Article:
I am posting the following announcement on behalf of Prof. Ishfaq Ahmad in the Computer Science Engineering Department.
Large-scale computer systems and data centers consume substantial amounts of electric energy. Their power and cooling costs are becoming comparable to the cost of their acquisitions. Energy is one of the most valuable and scarce resources available to humanity, a substantial portion of which is now being consumed to power up computers and their accessories. Massive energy consumption is an escalating threat to the environment. The explosive growth in computing is leading to rapidly increasing consumption of precious natural resources such as oil and coal, strengthening the looming danger of an energy shortage. Recent studies have reported that computers consume close to 4% of the total energy produced and this fraction is growing. One can systematically shut down or slow down such systems to save energy, but this can reduce their quality of service and performance.
In the Computer Science and Engineering Department, our group is engaged in research to design intelligent software that will allow computers to become self optimizing by determining their own speed and energy requirements. Incorporating these efficient software techniques in the operating system will allow a computer to determine an optimum balance between energy saving and good performance. The quality of service can be different for different applications. Sometimes the computing tasks may be more urgent and time critical (e.g., health and security applications). Sometimes there are computing jobs that are not so urgent. Similarly, there can be energy shortages or budgetary constraints. We are developing techniques that will enable large-scale computers and data centers to handle such scenarios by finding the required tradeoffs between performance and energy requirements under a given situation. Such software solutions can assist IT organizations to better support their users while reducing energy costs. Hence, our work has tremendous potential for an economic, environmental, and societal impact.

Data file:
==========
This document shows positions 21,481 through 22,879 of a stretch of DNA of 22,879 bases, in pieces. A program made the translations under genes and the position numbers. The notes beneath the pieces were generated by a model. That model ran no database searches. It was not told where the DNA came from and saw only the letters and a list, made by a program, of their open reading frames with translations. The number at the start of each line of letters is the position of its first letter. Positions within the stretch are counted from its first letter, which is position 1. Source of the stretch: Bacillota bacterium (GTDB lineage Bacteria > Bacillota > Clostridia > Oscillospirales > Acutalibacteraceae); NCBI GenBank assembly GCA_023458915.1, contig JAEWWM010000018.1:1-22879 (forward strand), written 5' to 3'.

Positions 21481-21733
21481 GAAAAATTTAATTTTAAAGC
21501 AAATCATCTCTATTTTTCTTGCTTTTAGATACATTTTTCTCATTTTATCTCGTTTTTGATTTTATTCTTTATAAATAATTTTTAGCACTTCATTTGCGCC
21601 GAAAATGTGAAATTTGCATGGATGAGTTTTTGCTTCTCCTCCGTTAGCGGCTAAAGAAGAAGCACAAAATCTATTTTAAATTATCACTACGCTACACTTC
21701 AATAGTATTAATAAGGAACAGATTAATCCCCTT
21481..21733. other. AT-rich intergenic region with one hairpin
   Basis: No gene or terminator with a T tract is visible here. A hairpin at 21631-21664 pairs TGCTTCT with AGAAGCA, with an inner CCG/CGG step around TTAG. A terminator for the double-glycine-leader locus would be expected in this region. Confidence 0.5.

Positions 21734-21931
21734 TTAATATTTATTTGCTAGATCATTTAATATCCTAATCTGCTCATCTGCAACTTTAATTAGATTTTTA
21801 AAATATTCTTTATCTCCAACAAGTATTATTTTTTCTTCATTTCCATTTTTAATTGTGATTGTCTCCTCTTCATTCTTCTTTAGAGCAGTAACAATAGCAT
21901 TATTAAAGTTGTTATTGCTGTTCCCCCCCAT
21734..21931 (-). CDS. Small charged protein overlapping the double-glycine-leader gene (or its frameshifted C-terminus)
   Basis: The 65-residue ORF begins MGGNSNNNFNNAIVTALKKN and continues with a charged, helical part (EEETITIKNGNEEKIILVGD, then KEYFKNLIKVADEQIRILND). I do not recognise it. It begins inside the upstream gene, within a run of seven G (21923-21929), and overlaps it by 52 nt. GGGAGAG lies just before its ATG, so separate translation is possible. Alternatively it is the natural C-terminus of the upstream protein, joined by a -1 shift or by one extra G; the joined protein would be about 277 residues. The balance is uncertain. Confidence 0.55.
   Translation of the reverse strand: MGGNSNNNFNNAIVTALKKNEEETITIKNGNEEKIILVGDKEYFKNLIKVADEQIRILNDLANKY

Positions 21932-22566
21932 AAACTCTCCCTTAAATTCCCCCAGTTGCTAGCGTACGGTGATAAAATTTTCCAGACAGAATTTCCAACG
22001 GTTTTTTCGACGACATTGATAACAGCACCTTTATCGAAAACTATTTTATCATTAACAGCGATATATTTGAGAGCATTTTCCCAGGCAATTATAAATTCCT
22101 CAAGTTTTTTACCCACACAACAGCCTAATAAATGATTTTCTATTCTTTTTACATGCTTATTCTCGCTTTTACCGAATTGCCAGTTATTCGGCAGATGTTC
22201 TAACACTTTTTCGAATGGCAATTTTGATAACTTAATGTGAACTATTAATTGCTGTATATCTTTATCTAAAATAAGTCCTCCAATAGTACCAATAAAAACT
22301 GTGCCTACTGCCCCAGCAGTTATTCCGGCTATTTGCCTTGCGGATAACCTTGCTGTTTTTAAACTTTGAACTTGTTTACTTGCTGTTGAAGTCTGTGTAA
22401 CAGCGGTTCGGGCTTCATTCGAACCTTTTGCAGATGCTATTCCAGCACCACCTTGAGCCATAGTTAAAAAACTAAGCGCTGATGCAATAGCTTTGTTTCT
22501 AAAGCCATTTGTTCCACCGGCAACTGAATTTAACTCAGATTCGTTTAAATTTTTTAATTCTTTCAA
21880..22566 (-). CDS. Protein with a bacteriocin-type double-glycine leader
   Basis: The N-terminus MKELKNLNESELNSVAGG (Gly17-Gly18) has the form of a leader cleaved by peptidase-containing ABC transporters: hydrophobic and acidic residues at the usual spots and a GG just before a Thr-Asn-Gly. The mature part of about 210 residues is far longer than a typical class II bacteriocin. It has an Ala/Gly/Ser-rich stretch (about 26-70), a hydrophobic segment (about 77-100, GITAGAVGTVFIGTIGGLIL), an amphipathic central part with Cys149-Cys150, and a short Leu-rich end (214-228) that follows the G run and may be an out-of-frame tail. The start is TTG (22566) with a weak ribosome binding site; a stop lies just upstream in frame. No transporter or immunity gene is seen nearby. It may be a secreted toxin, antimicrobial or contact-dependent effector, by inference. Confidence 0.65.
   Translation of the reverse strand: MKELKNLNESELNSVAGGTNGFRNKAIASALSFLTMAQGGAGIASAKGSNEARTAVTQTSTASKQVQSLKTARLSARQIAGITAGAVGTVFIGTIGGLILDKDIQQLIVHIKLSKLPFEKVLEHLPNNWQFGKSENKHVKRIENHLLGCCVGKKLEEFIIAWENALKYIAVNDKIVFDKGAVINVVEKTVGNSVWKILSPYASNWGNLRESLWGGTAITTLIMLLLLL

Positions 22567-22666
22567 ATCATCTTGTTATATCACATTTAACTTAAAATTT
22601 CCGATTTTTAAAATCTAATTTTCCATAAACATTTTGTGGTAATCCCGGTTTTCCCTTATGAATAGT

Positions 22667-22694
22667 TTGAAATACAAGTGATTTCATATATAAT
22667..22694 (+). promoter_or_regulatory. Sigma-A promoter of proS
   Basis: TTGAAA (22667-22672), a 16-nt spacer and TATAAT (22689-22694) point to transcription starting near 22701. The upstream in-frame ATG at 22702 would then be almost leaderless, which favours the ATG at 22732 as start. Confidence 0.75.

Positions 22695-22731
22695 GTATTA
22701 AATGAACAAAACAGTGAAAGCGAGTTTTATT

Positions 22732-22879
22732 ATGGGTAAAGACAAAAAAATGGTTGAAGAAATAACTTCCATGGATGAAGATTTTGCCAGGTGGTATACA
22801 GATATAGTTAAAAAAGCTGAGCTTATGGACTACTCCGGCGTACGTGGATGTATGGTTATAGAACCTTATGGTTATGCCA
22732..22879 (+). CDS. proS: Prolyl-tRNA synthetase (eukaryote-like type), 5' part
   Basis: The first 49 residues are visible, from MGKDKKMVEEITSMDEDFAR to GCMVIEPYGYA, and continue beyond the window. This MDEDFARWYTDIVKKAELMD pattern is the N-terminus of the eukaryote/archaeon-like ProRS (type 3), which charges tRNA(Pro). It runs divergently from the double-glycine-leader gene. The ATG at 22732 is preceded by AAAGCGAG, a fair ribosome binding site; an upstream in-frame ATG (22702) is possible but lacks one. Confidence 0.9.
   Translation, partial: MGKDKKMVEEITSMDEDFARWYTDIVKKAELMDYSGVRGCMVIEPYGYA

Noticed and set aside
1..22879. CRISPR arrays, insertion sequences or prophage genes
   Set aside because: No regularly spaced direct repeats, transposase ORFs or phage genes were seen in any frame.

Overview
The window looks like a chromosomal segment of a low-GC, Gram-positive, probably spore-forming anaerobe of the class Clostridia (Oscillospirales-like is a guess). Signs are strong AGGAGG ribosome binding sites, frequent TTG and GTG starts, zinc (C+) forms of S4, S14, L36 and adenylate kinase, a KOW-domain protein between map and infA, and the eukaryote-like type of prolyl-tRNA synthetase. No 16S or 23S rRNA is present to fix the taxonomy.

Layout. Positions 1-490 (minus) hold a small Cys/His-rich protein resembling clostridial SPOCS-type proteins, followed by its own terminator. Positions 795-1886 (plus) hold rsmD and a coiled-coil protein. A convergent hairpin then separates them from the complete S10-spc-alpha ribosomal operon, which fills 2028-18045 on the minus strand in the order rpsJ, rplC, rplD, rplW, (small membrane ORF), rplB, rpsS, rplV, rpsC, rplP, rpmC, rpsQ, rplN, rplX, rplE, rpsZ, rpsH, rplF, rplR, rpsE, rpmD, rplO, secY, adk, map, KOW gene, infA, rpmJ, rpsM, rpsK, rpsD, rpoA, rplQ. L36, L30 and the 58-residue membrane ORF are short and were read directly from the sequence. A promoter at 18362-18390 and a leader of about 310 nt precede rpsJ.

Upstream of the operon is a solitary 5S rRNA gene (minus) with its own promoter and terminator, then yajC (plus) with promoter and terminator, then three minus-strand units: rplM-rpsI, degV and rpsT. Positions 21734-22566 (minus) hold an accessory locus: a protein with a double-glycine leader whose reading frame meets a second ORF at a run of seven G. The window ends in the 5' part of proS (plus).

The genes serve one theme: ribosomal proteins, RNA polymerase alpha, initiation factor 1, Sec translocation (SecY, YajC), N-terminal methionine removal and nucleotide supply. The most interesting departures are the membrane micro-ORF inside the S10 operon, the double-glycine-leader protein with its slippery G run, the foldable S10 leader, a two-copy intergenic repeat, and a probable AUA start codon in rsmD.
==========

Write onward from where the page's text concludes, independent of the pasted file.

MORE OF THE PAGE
Large-scale computers and data centers are complex systems and consist of several design layers. At the lowest level are the building blocks, such as processors, while a network of computers with disks and other peripheral devices form a high level layer. Efficient control mechanisms are required at all of these levels. We have several projects funded by the National Science Foundation and Semiconductor Research Corporation. One project addresses the problem at the system level while another project is focused at the processor level. We are seeking new research funding that will enable us to develop smart software that will use a holistic approach to enhance energy saving without performance degradation at all levels of a complex computer system.
We also are initiating new courses on related topics and are developing relevant tutorials for conferences and industrial workshops, which will help to create awareness and educate a large audience on a critically important research topic. Green computing is a new research direction in computer science and engineering, creating a fresh area of knowledge. To support such research activities, UT Arlington is a co-sponsor of the First International Green Computing Conference (http://www.green-conf.org/) to be held in Chicago this August. The conference addresses key issues and topics related to energy efficiency in computing and promoting environmentally friendly computer technologies and systems. The conference aims to provide a forum to a wide audience for discussing, sharing and investigating the state-of-the-art for all aspects of green computing, which include energy-efficient use of computers, design of algorithms and systems for environmentally friendly computer technologies, and a wide range of related topics. The conference will publish papers pertaining to hardware and software systems, algorithms, and applications as well as power, energy and temperature related research areas of current importance to researchers, engineers and practitioners. The conference will hold forums and workshops on hot topics related to how the carbon footprint of computing can be reduced and how computers can contribute to the environment and overall well being of the planet.